Fabiana Acosta, Contributing Writer
Everyone knows the phrase “never judge a book by its cover.” However, it not only applies to books, but to individuals as well.
On Thursday night, VCU students participated in the Human Library, where people tell their stories of identity and history through poetry and spoken word.
“I believe in trying to inspire more diversity and inclusive conversations to be more respectful. To treat people with kindness and try to get to a betterplace of understanding,” said Jed Baul, a sophomore who was inspired by past Human Library events and performed this year.
The stories within each book
Baul shared his story “To the Parents,” in which he spoke about family and culture, appreciating the endless love his parents gave to him. He also touched on learning to live in a dynamic Asian household as a young boy.
Having emigrated from East Asia to the United States, Baul hasn’t seen his home country since moving to the United States at 4 years old.
“Growing up in a Filipino-Catholic household, it’s all about our family, built on emotional connection,” Baul said. “Making sure that everyone was being taken care of, that we support them and just trying to uplift each other.”
His free-verse, spoken-word piece tackled the joyful and tragic moments his parents faced while raising a family, emphasizing how home is the people who make you feel secure. He described the true meaning of a family tree and how precious it is never to forget your own roots.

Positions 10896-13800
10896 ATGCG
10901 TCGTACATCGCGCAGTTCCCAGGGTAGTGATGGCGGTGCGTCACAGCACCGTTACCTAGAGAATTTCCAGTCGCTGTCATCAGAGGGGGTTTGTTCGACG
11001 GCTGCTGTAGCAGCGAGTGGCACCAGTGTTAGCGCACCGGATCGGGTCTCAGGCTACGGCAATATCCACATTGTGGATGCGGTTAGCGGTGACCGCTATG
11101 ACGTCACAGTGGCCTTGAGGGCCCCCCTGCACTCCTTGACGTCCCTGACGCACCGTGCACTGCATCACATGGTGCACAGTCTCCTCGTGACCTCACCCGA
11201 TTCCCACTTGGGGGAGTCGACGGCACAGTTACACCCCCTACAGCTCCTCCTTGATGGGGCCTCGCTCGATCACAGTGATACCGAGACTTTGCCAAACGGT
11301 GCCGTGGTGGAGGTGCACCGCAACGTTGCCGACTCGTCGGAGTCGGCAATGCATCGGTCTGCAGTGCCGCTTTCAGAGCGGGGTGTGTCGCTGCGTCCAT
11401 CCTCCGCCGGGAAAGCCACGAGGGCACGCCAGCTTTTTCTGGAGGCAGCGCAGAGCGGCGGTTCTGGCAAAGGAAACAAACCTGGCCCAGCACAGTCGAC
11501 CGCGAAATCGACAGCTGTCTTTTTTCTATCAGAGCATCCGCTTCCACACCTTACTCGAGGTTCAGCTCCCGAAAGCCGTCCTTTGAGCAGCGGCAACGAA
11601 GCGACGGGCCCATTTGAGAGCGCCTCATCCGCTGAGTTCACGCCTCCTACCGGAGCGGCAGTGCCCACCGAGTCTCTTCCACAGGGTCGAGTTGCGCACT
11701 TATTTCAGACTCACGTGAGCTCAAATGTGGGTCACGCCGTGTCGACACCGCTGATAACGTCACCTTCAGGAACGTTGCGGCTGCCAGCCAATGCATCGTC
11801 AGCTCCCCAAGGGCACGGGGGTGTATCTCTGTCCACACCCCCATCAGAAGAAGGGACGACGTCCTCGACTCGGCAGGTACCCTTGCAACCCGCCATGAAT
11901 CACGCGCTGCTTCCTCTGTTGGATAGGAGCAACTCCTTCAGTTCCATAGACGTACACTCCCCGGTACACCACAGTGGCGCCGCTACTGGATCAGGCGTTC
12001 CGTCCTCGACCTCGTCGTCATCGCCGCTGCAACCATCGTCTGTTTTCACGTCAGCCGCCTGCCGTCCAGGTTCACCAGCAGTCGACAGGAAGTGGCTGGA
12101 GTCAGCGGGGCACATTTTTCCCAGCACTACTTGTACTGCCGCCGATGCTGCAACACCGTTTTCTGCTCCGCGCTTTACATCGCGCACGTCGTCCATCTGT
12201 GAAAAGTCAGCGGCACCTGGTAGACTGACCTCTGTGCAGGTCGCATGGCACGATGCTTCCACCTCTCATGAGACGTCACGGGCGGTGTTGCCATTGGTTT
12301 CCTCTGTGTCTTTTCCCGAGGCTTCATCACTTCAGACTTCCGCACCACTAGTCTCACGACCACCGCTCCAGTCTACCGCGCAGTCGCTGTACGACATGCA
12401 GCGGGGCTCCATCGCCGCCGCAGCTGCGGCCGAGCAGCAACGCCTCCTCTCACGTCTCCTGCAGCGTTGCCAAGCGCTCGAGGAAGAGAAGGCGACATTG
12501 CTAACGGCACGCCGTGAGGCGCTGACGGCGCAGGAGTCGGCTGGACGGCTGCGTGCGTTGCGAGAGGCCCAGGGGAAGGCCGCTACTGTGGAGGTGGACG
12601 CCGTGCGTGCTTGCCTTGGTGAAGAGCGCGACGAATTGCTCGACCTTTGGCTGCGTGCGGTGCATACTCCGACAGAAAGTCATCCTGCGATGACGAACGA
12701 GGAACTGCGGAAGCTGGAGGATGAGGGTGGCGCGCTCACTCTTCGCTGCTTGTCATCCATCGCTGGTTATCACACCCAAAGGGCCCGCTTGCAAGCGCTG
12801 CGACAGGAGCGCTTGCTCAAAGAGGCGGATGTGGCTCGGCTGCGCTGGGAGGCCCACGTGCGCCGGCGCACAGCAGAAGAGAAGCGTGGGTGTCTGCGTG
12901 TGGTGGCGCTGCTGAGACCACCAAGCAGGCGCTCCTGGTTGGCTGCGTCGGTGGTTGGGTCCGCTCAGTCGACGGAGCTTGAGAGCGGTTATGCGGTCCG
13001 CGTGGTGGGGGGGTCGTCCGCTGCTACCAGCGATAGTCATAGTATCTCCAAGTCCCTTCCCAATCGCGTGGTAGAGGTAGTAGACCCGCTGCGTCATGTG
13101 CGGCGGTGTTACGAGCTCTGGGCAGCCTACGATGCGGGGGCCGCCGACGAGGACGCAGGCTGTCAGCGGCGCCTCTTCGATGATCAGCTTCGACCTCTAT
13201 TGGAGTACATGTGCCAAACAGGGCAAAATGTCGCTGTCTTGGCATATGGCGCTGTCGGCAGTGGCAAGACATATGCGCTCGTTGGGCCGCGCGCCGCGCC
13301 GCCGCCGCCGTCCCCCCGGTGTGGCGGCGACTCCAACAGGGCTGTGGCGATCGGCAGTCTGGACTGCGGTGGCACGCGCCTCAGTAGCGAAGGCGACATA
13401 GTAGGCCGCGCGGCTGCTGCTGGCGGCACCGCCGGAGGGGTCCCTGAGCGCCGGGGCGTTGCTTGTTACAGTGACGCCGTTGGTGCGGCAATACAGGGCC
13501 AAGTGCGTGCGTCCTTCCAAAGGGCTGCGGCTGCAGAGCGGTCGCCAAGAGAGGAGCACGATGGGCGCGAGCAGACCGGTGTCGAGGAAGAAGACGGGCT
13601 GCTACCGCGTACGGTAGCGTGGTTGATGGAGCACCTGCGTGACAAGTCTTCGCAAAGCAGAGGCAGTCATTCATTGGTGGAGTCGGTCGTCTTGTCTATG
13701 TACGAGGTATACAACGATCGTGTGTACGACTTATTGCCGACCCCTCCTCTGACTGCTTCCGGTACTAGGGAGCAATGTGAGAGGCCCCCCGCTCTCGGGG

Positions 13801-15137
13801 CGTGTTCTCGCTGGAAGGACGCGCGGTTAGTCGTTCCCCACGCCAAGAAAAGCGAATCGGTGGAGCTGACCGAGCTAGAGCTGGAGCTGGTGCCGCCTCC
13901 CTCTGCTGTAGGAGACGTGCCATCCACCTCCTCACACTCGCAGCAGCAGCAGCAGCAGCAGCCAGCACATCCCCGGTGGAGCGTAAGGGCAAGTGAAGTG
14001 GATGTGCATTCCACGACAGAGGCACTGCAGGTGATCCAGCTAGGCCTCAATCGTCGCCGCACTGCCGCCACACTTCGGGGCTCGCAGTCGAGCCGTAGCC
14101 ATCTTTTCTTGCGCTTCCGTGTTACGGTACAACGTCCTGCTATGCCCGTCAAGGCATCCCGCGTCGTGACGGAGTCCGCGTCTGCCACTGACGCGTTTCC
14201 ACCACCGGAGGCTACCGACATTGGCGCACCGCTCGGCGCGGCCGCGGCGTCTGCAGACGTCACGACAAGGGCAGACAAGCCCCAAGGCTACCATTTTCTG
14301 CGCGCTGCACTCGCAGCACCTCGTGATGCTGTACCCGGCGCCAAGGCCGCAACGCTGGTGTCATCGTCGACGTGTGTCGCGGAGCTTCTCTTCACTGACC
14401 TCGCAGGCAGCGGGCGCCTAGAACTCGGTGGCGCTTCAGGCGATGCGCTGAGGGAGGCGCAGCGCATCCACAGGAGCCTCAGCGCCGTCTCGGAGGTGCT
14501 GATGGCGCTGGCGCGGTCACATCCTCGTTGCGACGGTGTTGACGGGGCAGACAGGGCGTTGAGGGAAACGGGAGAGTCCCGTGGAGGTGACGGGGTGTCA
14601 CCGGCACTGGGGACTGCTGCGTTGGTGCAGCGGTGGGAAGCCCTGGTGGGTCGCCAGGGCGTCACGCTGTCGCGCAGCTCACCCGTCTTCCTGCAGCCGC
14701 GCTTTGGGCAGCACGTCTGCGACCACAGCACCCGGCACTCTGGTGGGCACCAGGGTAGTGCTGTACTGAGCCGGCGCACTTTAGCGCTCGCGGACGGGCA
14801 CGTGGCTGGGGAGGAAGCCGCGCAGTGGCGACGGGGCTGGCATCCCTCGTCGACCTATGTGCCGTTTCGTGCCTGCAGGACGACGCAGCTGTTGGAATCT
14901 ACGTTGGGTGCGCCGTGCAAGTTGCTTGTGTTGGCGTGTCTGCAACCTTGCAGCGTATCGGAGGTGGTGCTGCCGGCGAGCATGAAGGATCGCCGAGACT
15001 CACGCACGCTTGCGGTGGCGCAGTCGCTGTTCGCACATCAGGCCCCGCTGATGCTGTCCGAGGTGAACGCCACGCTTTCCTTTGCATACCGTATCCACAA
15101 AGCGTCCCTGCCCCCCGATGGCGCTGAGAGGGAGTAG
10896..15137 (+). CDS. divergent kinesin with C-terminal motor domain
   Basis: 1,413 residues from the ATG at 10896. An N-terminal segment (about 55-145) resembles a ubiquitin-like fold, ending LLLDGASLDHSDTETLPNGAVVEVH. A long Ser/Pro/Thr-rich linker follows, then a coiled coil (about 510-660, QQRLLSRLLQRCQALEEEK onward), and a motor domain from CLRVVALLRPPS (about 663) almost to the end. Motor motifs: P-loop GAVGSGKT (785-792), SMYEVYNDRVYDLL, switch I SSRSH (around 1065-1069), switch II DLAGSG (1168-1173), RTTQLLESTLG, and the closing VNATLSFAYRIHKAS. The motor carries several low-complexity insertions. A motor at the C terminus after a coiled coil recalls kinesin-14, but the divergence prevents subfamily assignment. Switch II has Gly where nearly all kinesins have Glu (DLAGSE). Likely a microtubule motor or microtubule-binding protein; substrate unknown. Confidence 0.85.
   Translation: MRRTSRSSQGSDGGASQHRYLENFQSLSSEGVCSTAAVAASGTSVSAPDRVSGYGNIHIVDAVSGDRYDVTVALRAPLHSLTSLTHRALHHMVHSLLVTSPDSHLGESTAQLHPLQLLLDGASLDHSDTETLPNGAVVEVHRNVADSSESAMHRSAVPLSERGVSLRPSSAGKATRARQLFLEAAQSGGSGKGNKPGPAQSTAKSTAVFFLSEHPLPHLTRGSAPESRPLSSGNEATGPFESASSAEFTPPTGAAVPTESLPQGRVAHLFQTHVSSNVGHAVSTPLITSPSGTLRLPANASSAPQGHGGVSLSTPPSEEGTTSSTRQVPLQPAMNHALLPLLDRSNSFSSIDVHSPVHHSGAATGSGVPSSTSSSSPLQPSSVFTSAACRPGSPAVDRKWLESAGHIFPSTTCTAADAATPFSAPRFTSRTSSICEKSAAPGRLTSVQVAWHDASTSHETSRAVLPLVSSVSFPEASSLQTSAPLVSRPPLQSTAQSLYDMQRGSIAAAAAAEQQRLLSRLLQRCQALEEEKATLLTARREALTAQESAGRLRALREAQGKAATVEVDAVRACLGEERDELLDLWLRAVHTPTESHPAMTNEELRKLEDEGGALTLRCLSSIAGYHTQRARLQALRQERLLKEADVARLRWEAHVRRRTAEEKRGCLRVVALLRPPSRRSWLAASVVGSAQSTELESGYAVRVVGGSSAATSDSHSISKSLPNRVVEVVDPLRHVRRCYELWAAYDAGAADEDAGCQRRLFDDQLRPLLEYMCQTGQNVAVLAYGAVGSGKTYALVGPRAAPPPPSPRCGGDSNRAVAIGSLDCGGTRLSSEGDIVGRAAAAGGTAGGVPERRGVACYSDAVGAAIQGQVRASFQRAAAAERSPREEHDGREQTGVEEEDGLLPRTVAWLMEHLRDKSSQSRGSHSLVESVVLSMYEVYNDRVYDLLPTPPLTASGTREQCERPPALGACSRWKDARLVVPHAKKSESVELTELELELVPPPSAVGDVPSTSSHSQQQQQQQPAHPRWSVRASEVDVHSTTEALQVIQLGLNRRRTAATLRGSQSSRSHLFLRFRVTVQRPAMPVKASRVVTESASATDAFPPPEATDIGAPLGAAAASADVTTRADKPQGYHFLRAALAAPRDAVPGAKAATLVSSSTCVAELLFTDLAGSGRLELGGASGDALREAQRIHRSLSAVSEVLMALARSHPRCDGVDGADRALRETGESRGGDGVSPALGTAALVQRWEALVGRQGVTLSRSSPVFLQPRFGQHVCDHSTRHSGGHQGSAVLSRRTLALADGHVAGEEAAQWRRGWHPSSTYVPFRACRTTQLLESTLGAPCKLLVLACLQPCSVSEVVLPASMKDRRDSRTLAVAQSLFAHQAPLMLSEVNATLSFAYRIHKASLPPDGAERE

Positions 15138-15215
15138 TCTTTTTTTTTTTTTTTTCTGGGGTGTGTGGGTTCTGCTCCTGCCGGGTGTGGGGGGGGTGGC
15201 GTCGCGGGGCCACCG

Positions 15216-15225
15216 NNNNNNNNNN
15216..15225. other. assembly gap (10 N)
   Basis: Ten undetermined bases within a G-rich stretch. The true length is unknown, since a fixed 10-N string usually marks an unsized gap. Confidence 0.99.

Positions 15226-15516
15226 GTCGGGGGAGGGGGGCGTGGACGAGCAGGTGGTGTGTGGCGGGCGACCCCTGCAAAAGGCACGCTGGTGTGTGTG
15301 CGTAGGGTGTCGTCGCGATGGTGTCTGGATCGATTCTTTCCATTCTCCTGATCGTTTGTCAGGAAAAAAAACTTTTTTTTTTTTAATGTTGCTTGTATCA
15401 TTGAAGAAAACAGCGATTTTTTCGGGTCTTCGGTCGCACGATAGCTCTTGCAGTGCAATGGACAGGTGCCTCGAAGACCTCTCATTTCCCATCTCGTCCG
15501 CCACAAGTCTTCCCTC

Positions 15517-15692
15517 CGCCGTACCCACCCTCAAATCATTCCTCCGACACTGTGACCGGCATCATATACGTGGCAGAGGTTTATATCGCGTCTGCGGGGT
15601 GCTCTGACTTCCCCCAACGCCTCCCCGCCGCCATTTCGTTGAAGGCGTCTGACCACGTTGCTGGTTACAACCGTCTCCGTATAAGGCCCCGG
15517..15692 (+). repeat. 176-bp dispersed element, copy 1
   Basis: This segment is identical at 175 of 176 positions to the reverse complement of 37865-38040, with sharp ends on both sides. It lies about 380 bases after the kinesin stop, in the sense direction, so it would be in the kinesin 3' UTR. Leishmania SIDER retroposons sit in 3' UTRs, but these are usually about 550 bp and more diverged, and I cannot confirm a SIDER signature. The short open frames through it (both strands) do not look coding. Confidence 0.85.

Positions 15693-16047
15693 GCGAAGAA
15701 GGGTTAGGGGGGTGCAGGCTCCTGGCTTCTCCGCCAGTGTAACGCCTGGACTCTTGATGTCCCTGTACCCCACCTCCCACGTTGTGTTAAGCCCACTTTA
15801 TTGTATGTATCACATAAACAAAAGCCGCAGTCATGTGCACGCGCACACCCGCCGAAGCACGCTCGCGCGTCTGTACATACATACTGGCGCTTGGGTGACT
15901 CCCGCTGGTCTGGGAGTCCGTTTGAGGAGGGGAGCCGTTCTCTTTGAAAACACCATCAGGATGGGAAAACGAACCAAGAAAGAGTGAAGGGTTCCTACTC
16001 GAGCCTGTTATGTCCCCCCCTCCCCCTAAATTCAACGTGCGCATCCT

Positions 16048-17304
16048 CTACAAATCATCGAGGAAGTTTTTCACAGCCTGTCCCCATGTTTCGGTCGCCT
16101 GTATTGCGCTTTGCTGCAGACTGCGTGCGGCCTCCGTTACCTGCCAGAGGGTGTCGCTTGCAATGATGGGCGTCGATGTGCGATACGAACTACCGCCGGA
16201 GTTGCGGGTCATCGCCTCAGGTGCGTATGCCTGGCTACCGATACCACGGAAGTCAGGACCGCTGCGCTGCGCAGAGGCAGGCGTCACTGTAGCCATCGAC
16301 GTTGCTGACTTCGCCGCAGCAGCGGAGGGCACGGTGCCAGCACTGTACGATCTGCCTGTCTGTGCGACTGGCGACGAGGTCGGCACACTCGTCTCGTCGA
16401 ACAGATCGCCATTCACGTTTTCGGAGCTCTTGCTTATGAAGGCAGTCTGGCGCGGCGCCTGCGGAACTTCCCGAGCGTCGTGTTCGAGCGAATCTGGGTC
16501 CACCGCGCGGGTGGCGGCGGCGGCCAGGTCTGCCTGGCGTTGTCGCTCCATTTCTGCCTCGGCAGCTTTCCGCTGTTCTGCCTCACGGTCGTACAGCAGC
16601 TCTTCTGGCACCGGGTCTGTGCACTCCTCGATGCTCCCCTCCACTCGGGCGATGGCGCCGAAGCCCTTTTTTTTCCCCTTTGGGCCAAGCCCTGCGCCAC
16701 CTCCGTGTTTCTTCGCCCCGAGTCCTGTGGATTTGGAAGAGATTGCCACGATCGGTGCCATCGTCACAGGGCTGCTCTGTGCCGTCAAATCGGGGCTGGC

“I choose to do spoken words and write in free verse,” Baul said. “For me, it works out well because I know to me, it’s 100% authentic, it’s 100% real. It’s my story and not anyone else’s to tell.”
At the end of his performance, Baul told the crowd how much he loved his mom and dad, wishing his mom a happy birthday.
Another speaker, senior Sweatha Kovvuri, focused on the subject of culture and learning about one’s ethnic background in her spoken word piece, “My Morning Routine.” As she described her routine, she repeated the idea of stripping away pieces of yourself.
“Heritage is your history, it can be in the way we look,” Kovvuri said. “For me, one of the reasons why I think everyone is beautiful is because there is history written on your body. The way you look is generations of genetics that have been passed down, and that’s who you are.”
Kovvuri described the power of curiosity, how seeing people of different ethnic backgrounds made her see a possibility of not having to sacrifice oneself or one’s heritage. She cites being in VCU Globe as a source of her curiosity for other cultures.
From the scent of curry attached to her clothes to focusing on the value of the bindi, she said there are no flaws in displaying her culture, and there are no stereotypes to follow. There is only embracing who you are.
“Almost all the Indian women in my family wore a bindi, and I am the first one not to because I’m first generation,” Kovvuri said. “So I wanted to identify the bindi not only as a part of my culture, but as my way of feeling connected to the women that have come before me.”
Back on the shelves
At the end, performers tucked the bookmarks to the end of their page of their books and ended their performances.
“I thought the event was a nice way to get people to share their personal stories in a safe environment,” said event attendee Jamal Samuels-Madagu. “It allowed people to gain an insight on what other people may have going on in their lives.”